Fig. 4: Non-circular motion of Dirac fermions.
figure 4

Line cuts at Vtg and B ranges as marked in Fig. 3g, h, j by the respective colors at (a) Vtg = − 2.75 V, (b) Vtg = − 3.3 V, and (c) Vtg = − 3.85 V. di are the current density maps in arbitrary units at B marked in (ac) by the respective symbols. The red dashed lines show the expected semi-classical trajectory.

Although the focusing spectrum is not symmetric with respect to the main Dirac point, it is qualitatively similar in minibands above and below the main Dirac point, except for the noisy signal for low-energy valence subbands. Let us note that the modulation induced by electrostatic gates is a complex function of Vbg and Vtg, and the band structure is significantly modified merely by changing Vtg (Fig. 3c–f). This is in contrast to the SLs induced via low-angle twisted hBN substrate or twisted graphene layers, where the top gate only sweeps the carrier density without affecting the periodic modulation, and the band structure remains unchanged. This leads to the shape of the fans in Rf closer to straight lines, unlike Refs. 39,40 that observed ones close to parabolic.

High magnetic field

Now, we turn our attention to the high-field regime, where we expect the Hofstadter spectrum to emerge when the magnetic flux per SL unit cell of area A, ϕ = AB, is of the order of the flux quantum ϕ0 = h/e. To simulate longitudinal resistance Rxx and Hall resistance Rxy at the same time, while keeping calculations for the four-point resistances minimized, we consider a 5-terminal Hall bar sketched in Fig. 5a with the actually considered geometric dimensions shown. We compute all the 5 × 4 = 20 transmission functions between all pairs among the five leads, and process the data to obtain longitudinal resistance Rxx = R14,23 and Hall resistance Rxy = R14,52 following the Büttiker formalism48,49, according to the lead labels shown in Fig. 5a. For all the following discussions, we convert our Vtg axis to the numerically obtained average carrier density \(\bar{n}\) over the entire lattice, in order for a more transparent presentation of our high-field transport simulations.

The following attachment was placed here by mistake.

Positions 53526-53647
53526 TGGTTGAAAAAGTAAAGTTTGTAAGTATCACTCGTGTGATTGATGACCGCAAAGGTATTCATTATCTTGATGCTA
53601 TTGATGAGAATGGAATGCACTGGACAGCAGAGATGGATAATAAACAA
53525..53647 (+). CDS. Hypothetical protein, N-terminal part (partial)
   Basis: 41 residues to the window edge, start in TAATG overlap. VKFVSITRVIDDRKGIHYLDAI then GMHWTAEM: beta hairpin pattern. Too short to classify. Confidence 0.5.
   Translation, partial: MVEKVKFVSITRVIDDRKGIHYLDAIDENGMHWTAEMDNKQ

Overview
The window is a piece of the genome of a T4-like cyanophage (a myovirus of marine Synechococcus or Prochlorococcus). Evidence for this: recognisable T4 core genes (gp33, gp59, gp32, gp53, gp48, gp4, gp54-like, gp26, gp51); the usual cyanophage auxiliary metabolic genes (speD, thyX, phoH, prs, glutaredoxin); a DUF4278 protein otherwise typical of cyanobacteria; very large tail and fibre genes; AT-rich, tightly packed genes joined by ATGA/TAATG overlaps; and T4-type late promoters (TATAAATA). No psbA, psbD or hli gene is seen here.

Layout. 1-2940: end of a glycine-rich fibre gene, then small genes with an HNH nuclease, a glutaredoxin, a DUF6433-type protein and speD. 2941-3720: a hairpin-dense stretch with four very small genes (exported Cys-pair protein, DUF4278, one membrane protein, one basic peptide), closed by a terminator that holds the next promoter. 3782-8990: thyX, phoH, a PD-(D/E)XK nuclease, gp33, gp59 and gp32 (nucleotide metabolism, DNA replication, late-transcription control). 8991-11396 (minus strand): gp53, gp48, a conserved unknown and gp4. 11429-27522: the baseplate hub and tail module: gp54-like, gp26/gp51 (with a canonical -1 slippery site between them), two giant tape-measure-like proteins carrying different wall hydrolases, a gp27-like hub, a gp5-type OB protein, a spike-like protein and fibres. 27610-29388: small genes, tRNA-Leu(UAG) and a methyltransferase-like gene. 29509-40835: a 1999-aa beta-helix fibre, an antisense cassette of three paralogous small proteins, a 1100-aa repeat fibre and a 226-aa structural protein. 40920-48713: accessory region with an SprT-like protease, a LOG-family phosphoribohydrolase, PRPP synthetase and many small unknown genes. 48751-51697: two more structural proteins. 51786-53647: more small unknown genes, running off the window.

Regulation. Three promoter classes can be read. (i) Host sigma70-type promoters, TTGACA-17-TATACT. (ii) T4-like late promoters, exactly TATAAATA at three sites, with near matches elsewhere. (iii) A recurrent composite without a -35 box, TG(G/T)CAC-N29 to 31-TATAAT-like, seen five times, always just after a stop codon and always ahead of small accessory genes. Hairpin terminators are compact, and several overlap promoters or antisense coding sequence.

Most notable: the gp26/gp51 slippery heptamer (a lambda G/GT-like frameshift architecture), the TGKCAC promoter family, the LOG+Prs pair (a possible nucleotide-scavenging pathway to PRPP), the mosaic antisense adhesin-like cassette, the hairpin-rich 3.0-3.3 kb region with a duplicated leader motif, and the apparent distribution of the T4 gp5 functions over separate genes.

Fig. 5: High-field transport.
figure 5

a The 5-terminal system used for the calculation. b, c are \({G}_{{{{\rm{H}}}}}={R}_{xy}^{-1}\) as a function of average carrier density \(\bar{n}\) and magnetic field B with Vbg fixed at 0 and 40 V, respectively, where horizontal lines at B = 2 T and B = 0.2 T mark the line cuts shown in (d) for GH and (e) for Rxy. f Longitudinal resistance Rxx as a function of \(\bar{n}\) and B. g Calculated Hofstadter spectrum corresponding to (c) and (f).

Figure 5 b, c show the Hall conductance \({G}_{{{{\rm{H}}}}}={R}_{xy}^{-1}\) as a function of \(\bar{n}\) and magnetic field B, with the back gate voltage fixed at Vbg = 0 and Vbg = 40 V, respectively. To better highlight the Landau fans arising from the quantum Hall effect of graphene, we limit the color range to − 40 ≤ GH/G0 ≤ + 40 in Fig. 5b, where G0 = e2/h is the conductance quantum. The same limit of the color range is applied to Fig. 5c in order for a direct comparison. Line cuts at B = 2 T marked by the black line on Fig. 5b and orange line on Fig. 5c are shown and compared in Fig. 5d. The lowest few quantum Hall conductance plateaus GH = ± 2G0, ± 6G0, ± 10G0,  can be clearly seen in the Vbg = 0 case free of superlattice potential (black line), while the combined strong magnetic field (B = 2 T) and strong superlattice modulation (Vbg = 40 V) result in a more complex transport feature, in accordance with the predictions50,51 for a periodic 2D modulation, which can be better understood by checking Rxx, instead of Rxy (or GH), to be discussed soon below.